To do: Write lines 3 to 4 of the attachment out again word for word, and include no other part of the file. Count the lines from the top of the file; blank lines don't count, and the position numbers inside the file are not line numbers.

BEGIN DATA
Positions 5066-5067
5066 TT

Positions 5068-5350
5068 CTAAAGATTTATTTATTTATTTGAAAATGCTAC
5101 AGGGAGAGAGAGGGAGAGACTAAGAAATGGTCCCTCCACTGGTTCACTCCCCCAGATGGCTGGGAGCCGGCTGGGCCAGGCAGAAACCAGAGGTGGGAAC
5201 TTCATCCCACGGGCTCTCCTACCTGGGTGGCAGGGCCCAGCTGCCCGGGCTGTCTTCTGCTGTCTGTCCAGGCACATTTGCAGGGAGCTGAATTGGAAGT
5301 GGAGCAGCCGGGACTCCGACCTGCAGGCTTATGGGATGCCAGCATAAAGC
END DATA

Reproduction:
Positions 5068-5350
5068 CTAAAGATTTATTTATTTATTTGAAAATGCTAC